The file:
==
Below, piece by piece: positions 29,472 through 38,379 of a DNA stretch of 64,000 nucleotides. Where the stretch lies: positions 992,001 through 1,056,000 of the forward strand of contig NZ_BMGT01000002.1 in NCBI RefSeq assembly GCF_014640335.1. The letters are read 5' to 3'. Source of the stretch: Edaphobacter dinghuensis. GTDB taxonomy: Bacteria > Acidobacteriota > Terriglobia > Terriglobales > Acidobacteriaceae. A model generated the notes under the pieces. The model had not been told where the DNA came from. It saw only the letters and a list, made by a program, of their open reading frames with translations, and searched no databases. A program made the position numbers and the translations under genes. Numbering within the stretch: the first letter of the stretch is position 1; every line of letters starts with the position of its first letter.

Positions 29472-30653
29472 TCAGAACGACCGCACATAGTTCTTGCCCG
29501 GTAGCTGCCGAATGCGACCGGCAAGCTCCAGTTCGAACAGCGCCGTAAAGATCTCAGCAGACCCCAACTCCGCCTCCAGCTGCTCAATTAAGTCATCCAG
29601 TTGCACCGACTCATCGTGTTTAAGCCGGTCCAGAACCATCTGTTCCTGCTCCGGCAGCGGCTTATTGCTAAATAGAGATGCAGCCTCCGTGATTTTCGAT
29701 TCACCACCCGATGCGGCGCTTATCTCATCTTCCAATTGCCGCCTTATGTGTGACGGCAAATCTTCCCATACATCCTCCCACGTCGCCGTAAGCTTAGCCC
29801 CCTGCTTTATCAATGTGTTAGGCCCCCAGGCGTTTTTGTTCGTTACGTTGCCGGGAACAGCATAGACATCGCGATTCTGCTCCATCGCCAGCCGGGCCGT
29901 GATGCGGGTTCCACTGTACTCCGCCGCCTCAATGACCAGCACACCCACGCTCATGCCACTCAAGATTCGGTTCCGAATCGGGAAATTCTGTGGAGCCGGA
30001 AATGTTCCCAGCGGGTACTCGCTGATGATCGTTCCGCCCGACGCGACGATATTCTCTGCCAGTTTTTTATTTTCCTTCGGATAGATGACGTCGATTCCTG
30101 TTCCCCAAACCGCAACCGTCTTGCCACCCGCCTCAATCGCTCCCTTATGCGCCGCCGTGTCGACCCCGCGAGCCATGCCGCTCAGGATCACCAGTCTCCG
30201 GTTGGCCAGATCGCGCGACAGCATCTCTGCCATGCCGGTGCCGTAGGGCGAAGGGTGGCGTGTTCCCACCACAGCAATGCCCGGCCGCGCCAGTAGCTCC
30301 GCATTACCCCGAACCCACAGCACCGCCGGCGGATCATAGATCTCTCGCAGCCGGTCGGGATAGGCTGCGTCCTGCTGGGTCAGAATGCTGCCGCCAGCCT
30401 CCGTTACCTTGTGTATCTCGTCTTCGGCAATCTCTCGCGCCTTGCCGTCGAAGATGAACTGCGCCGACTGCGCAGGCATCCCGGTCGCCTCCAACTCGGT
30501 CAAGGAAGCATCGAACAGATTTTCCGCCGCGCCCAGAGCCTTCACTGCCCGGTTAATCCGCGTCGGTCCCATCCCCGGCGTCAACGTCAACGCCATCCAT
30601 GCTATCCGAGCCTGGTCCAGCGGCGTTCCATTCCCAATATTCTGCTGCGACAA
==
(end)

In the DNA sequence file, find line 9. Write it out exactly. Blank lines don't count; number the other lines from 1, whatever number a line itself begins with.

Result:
30001 AATGTTCCCAGCGGGTACTCGCTGATGATCGTTCCGCCCGACGCGACGATATTCTCTGCCAGTTTTTTATTTTCCTTCGGATAGATGACGTCGATTCCTG